Discussion in 'Android News' started by cereal killer, May 11, 2012.
I wish they had that for the nexus
The big question is...Is it breathable? I'd love to see this in some form usable on rain gear. Royal pain in the neck to have to reapply revivex every month or so because normal water repellent is only durable and wears out after about an hour or two of hard rain.
Good stuff though, would love to see it on possibly my next phone.
breathable is also a good question for could it effect the device's temperature? 4 years or so ago i was at a nano tech fair in NYC and this was one of teh technologies. just the example they had there were glass for car wind shields and a treated plant leaf.
with my next phone upgrade once it comes around i would definatly do this. not as a omg keep phone safe thing, but as a omg time to hit teh hot tub with my phone in hand!
holy crikies their office is area code 92705 ah ha! thats an hour from my house! lol why wait 3 weeks when you can drive it up!
Are you going to put your own phone in a pressurized tank of this stuff to make sure the inner circuits are coated as well? If so, more power to ya =p
moto doesn't give itself enough credit as it uses exactly same technology
I don't want to beat a dead horse but if moto says water repellent (and virtually every person with a brain will agree that maxxs don't belong under water as is) and this is clearly selling it on water proofing. Also regarding the insurance company post, true insurance banks off the "what if chance", probably because those chances are an awfully large reality with a $700 phone lol. Besides this is totally different from insurance, this is the ability to use your phone at the beach, the pool, the jacuzzi, outside in the pouring down rain etc. if this is real tell me where I can sign the contract to open up retail locations because this is as good as free money gets.
i got a noob question.
correct me if im wrong. basically what they do is to coat the device with a microscopic film that has a very low conductiblity, so that water wont short the circuit. so what about when charging the device? would'nt the "nano-coat" block the current coming from the wall-adapter going to the phone?
Electricity could certainly be conducted through a membrane a few nanometers thick. Wouldn't be an issue. I'm sure that by this point they've tested the phones to make sure that they charge afterward.
Let me get off my soapbox for a second and say:
^ that is awesome.
lol thats exactly what i was thinking i could do with it...go tubing down at the river with my phone in the water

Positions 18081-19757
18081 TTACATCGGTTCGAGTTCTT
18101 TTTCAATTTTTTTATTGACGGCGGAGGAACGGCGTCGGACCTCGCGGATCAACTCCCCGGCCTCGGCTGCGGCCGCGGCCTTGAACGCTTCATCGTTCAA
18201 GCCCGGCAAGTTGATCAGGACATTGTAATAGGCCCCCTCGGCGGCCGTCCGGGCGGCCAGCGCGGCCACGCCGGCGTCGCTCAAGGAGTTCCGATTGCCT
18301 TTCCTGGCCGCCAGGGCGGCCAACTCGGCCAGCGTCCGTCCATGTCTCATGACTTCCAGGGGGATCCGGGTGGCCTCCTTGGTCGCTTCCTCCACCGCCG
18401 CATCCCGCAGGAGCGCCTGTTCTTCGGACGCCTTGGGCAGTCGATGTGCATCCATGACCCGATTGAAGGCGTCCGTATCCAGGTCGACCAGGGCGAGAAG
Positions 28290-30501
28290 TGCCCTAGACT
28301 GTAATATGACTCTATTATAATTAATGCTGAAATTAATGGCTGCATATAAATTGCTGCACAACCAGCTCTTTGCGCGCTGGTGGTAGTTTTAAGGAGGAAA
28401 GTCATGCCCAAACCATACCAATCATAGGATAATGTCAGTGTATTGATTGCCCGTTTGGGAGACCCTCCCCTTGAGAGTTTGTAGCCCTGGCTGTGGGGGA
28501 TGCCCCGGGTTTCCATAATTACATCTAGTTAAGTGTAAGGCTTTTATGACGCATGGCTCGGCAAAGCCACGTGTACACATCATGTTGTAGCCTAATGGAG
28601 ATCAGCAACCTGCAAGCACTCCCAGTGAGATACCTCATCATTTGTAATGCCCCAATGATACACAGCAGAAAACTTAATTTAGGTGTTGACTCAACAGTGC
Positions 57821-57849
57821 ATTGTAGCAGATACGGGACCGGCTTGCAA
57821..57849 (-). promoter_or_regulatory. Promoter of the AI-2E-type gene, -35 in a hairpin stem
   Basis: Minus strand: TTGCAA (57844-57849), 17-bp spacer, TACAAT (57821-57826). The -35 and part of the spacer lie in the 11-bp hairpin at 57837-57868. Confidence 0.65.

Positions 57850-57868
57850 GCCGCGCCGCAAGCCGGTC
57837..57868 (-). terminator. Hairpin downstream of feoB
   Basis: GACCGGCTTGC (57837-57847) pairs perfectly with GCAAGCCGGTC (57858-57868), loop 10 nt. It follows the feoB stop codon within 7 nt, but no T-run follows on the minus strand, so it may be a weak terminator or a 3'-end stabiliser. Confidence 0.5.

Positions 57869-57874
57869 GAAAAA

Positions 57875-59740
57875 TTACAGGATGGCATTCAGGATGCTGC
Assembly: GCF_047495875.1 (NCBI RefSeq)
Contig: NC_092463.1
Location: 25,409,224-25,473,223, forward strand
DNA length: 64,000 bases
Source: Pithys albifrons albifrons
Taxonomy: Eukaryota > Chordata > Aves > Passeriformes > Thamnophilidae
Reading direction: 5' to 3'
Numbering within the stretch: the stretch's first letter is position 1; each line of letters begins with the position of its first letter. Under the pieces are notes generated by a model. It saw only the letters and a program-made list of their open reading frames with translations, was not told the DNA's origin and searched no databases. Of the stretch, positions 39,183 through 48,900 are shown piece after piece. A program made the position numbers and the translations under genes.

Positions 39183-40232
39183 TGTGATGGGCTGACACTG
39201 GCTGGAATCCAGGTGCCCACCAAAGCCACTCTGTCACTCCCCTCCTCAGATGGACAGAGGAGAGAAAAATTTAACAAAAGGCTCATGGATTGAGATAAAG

Yeah, it would be cool to be able to keep your phone on you at the beach or waterpark, especially if you have the ability to pay for food and what not with NFC.
This is pretty cool, although anyone know if the coating affect the warrenty? Also i checked out another company doing something similar, P2i, and the text they have on their site, the guy in this video seems to copy word for word, so not sure what is going on there...
there is also a company called hzo that offers exact same technology HzO WaterBlock Technology, Waterproof Iphone, Waterproof Devices wonder which one did motorola go with?
P2i is Motorola's nanocoat provider.
This FAQ is from the HzO site linked above and may explain why Moto doesn't market the Razr as "waterproof".
Does HzO WaterBlock meet IP waterproof standards? Well – yes and no. IP Standards mean Ingress Protection Standards. “International standard IEC 60529, IP Code classifies and rates the degrees of protection provided against the intrusion of solid objects (including body parts like hands and fingers), dust, accidental contact, and water in mechanical casings and with electrical enclosures” (http://en.wikipedia.org/wiki/IP_Code). While WaterBlock meets many of the standards for protection from water listed in the IP standard, these water standards were developed to measure the ability to keep water OUT and AWAY from electronic circuitry. In fact, the definition of “ingress” refers to the ability to enter. HzO WaterBlock allows water and moisture to enter and infiltrate the electronic circuitry without damaging or allowing the circuitry to ground and be destroyed. Therefore, yes, we meet levels of protection identified in IP standards, but in a very different way. As a result, HzO has written a new standard we call the WaterBlock standard that specifies water protection from the inside out.
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